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Rene Kinzett

Quis custodiet ipsos custodes?

July 27th, 2010 by René Kinzett

The case of Pc Harwood and Ian Tomlinson makes this Liberal Conservative very unhappy indeed. Since the days of regular “police brutality” cases in the 1970’s and early 1980’s, the standards of policing, the professionalisation of the constabularies and the improved level of official and media accountability, we have come to expect certain levels of behaviour from those we pay to hold the office of a fully attested constable.

Since the Damian Green arrest at the end of 2007 and the G20 protests of 2009, many questions have been raised about the nature of policing in Britain. The scenes at both the incident which preceded the death of Mr Tomlinson and the subsequent handling of a memorial gathering, were reminiscent of police behaviour in a Cold War Eastern European dictatorship. It may seem like a small matter, but even the dress of the modern police constable in the UK seems to be getting more paramilitary, even when not in full “riot gear”. The traditional form of British policing seems, as in previous depatures from the founding principles of a civial police force, to have been broken on the baton of a new breed of rather exuberant officers keen to demonstrate rather too literally the strong arm of the law.

The unravelling details of the case now point to the Pc who struck Mr Tomlinson to the ground, Pc Simon Harwood, had a rather less than exemplary record. The pathologist the CPS cited as having given them cause to believe that a successful prosecution against Pc Harwood would be unlikely is, himself, under investigation relating to serious complaints about his findings in other cases. Dr Julian Lewis, the Conservative MP, challenged the Attorney-General, Dominic Grieve, on this latter point in the Commons yesterday. Whichever way one cuts this chain of events, the rubber stamp given by Grieve to the CPS for having acted with “complete propriety in investigating this matter” appears a little generous.

At least now there is the prospect of a disciplinary investigation by the Met against Pc Harwood. The Commissioner, Sir Paul Stephenson, seemed rather more than sympathetic with the public concern about the lack of action against Pc Harwood when he told the Home Affairs Select Committee this morning, that:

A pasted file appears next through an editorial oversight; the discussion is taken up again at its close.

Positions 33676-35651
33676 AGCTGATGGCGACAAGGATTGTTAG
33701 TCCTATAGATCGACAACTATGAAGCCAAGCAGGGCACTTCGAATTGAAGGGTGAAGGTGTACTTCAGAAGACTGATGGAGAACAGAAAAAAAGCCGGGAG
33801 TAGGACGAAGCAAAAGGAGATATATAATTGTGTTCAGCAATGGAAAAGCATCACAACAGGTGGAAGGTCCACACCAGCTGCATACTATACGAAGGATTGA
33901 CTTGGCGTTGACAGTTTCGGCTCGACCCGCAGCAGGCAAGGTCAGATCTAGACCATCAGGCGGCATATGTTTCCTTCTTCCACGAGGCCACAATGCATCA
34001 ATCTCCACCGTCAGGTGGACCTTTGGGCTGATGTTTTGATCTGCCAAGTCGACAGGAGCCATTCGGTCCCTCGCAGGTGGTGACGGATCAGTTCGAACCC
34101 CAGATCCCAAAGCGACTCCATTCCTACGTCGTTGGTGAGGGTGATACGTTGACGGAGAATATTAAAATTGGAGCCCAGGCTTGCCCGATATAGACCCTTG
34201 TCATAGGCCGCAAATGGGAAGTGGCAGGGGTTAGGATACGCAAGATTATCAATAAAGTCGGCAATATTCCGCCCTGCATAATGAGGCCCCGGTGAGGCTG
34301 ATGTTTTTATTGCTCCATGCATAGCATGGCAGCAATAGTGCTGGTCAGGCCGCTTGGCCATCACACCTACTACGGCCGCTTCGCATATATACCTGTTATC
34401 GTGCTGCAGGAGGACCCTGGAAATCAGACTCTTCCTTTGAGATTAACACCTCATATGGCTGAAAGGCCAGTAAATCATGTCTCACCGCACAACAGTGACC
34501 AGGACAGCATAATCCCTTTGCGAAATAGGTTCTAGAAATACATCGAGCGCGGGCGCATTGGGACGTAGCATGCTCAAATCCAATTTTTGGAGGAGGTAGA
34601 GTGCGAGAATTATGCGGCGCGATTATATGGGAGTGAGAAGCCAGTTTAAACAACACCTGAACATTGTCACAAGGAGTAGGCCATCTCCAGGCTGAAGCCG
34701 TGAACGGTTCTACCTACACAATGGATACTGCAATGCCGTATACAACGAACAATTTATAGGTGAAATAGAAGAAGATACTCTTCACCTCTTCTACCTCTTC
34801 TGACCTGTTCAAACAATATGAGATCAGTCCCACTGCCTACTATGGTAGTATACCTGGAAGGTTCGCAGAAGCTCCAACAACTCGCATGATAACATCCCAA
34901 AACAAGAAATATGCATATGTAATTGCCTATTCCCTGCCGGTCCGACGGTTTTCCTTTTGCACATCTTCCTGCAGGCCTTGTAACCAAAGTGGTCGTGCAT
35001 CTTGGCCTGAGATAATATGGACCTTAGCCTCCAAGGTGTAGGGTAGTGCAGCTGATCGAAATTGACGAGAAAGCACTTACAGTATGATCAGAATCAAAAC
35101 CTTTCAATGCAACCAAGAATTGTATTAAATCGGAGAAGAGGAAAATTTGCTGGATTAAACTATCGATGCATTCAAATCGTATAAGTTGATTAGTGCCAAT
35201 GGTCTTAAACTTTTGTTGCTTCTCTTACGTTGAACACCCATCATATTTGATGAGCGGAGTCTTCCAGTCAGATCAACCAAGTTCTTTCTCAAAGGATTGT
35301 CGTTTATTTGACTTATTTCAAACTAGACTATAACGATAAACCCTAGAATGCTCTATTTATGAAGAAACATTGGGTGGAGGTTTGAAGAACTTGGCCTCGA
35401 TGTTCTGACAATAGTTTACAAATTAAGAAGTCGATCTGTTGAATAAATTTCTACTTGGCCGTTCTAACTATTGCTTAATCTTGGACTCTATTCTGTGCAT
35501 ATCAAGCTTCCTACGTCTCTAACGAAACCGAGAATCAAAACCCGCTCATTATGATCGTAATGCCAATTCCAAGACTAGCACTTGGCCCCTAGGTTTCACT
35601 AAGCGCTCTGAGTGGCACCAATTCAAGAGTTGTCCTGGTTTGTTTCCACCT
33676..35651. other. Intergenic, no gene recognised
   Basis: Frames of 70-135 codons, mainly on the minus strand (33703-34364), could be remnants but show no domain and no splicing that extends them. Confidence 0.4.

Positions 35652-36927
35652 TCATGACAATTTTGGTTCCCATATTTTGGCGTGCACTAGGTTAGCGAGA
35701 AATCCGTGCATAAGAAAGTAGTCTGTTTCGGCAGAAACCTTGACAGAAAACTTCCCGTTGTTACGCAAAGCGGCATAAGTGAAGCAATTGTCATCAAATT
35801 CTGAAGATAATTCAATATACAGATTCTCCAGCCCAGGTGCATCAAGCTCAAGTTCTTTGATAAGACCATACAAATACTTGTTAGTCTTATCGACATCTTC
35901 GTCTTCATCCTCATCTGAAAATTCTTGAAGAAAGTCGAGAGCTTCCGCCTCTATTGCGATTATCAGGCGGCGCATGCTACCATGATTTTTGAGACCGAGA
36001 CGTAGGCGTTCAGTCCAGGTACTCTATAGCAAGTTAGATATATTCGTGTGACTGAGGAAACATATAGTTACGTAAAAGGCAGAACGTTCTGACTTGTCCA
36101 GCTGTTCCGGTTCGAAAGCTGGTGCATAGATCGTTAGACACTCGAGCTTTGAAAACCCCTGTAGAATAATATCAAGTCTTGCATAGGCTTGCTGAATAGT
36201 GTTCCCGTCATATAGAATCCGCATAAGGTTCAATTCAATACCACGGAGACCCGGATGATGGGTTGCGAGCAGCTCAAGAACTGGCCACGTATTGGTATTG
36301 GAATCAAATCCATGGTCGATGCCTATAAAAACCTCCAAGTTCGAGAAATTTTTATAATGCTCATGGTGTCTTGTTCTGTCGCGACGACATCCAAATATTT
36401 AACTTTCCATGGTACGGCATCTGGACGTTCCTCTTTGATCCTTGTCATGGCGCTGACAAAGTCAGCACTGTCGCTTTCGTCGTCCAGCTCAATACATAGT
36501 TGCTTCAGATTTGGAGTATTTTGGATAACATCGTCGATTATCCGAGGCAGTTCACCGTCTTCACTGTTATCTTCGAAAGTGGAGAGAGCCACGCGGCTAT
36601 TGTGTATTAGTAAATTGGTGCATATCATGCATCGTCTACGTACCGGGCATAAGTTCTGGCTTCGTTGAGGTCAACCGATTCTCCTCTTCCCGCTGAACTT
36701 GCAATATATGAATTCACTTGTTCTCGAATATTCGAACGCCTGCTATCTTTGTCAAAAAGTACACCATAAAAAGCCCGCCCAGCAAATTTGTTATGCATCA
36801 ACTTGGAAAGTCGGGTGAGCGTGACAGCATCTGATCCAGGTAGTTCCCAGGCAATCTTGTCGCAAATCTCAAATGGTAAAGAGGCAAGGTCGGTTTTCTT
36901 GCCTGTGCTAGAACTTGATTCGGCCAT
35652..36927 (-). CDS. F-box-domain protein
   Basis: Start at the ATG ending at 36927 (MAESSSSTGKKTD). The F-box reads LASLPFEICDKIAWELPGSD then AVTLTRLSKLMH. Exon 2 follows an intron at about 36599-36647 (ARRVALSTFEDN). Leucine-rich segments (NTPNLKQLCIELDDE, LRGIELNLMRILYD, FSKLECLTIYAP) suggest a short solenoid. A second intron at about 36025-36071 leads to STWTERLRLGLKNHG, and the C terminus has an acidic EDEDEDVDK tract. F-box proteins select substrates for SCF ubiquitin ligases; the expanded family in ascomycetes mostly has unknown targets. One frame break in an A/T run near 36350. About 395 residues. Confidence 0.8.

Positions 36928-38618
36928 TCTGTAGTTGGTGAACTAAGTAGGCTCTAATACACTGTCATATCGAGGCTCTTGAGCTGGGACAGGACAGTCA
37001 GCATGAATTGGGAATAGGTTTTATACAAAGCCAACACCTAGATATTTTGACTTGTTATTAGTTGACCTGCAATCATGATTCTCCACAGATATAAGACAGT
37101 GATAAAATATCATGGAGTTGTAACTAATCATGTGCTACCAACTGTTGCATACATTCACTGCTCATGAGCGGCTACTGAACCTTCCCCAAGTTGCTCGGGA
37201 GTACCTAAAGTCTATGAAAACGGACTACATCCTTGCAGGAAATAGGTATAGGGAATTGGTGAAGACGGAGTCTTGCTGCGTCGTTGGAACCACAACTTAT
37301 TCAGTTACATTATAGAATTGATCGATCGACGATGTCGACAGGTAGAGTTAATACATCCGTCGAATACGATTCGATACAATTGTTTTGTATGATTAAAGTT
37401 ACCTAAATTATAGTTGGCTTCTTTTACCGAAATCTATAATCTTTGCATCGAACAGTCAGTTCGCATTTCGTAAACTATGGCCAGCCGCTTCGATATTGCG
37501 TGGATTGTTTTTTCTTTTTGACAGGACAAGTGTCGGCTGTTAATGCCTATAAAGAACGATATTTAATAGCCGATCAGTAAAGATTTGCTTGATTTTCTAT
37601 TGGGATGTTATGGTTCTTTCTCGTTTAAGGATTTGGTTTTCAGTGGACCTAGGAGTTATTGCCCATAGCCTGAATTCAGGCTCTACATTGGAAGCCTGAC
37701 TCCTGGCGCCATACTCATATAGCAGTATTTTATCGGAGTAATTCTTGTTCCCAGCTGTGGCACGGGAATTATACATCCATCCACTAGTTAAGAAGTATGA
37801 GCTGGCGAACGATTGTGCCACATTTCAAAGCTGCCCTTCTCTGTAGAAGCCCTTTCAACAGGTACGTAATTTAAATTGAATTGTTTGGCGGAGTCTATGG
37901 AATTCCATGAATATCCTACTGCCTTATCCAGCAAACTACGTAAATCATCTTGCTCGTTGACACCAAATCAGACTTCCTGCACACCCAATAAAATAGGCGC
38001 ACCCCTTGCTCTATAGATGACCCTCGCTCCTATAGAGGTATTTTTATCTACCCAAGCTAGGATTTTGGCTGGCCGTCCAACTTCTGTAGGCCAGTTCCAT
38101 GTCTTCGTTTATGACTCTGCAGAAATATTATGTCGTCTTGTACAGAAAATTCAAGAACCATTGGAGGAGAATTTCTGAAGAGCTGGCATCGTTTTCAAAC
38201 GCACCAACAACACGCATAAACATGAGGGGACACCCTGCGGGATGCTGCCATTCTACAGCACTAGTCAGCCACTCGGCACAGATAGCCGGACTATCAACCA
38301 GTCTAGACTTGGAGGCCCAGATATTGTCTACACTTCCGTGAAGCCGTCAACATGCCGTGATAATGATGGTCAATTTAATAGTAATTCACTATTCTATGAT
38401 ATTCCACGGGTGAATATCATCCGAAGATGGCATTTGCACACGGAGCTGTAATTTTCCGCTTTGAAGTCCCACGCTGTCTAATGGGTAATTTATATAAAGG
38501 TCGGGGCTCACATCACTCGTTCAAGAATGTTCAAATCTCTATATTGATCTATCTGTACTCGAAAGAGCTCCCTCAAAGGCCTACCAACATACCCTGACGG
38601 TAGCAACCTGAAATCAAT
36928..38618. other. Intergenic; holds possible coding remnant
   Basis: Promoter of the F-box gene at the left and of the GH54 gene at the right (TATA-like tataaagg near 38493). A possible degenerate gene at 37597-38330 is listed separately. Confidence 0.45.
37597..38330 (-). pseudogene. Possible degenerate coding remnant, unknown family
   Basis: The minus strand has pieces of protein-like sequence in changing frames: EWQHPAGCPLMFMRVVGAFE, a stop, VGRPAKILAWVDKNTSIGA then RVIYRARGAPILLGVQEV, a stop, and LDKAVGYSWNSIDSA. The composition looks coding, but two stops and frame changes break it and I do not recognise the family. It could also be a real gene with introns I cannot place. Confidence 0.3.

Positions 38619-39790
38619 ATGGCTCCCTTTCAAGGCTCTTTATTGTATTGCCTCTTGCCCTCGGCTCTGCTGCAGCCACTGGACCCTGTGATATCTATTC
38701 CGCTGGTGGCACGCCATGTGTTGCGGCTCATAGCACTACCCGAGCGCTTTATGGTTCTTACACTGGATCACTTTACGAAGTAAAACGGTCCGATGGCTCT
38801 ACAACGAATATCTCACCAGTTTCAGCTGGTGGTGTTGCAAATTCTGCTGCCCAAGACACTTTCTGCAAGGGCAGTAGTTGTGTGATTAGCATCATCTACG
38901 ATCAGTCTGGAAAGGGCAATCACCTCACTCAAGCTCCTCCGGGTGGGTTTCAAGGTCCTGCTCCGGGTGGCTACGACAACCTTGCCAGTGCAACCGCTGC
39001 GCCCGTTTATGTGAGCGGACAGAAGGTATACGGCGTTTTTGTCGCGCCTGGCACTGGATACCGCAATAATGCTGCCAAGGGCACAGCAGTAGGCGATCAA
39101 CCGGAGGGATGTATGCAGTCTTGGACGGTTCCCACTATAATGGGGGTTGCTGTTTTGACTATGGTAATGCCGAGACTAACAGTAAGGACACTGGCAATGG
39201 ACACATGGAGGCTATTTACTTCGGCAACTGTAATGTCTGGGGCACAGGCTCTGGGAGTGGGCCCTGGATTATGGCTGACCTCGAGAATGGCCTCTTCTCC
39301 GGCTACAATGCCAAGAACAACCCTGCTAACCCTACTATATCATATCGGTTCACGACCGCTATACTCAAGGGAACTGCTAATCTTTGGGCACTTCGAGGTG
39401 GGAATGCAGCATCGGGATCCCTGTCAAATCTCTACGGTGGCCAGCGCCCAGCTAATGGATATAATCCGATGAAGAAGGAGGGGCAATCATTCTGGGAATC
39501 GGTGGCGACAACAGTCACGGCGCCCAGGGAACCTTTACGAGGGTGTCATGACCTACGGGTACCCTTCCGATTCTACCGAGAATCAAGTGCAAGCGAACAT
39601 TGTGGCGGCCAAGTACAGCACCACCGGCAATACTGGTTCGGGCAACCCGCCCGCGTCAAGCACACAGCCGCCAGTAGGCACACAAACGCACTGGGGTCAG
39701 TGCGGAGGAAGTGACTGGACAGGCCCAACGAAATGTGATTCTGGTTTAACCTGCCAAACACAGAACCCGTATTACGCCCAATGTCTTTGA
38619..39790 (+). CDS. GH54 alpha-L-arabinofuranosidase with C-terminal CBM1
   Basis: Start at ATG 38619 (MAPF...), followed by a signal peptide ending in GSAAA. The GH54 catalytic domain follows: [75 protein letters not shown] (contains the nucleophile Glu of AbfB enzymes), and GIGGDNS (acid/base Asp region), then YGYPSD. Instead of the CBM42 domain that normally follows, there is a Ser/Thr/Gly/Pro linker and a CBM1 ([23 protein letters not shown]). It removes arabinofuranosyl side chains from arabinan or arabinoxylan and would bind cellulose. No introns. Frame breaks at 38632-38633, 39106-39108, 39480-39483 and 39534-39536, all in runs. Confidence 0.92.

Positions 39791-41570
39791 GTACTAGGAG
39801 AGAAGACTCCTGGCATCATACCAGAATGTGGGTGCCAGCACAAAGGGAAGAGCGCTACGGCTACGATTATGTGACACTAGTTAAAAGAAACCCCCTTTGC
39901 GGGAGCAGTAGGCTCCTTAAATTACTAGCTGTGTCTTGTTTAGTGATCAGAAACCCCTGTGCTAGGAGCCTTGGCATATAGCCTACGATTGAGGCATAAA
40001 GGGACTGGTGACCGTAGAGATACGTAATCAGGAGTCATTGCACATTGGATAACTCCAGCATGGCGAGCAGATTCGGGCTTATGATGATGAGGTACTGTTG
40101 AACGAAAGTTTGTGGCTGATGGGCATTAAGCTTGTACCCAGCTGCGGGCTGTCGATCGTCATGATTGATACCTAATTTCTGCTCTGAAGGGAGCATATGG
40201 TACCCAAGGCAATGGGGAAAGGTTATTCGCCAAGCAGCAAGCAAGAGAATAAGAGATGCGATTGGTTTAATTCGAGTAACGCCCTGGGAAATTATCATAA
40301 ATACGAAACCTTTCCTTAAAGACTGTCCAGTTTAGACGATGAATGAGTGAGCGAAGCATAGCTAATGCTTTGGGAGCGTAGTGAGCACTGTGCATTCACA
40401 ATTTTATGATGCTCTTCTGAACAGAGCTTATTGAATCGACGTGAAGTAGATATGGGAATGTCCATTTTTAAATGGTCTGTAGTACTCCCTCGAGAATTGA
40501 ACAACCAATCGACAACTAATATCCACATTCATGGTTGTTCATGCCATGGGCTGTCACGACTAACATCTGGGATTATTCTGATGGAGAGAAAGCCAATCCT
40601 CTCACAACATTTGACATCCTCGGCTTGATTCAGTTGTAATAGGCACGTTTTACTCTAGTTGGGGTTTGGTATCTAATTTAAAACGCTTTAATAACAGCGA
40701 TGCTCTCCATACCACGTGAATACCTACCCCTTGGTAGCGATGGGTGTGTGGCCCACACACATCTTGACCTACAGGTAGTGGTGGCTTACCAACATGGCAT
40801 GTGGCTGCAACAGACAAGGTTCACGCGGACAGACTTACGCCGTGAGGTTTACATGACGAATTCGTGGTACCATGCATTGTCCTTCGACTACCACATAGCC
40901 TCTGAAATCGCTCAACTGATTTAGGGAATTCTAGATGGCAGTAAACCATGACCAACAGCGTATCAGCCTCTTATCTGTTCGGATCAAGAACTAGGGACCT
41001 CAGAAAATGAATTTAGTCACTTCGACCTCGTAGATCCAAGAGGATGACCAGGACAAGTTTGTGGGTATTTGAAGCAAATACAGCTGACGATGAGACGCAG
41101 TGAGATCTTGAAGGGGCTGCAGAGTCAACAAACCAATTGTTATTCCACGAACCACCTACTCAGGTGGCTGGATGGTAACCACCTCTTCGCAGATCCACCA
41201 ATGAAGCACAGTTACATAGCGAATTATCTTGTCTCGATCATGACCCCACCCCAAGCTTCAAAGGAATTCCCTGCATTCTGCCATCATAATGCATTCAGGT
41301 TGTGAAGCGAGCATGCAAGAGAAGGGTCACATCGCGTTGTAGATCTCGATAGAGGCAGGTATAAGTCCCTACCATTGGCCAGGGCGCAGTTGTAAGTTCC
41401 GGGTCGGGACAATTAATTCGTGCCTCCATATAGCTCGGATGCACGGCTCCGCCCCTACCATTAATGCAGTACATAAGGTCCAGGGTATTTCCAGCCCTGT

“I do fully understand the Tomlinson family and public sense of anger having seen the video of the incident prior to the death of Ian Tomlinson.”

These may be trying and difficult times for those charged with maintaining the Queen’s Peace, but if this is being done in such a way as to alienate the Bobbies from the public, then these efforts will be counter-productive. The concept of British policing is based on one of “policing by consent” and systems of accountability and regulation have been well developed since the Metropolitan Police were created by Peel in 1829. However, increased powers given to police under anti-terrorism laws, the potential for misuse and abuse becomes heightened and attitudes and cultures from senior officers through to the rank and file will be seriously affected.
As a committed conservative, I am sceptical of the state and suspicious of the exercise of power. It has sometimes been seen that the duty of the “conservative”-minded citizen to support the police, right or wrong. All good conservatives must now stand back and re-examine our attitudes towards policing in the UK, to ensure that we create a constabulary that is more professional, more accountable and more in-touch with its founding principles.

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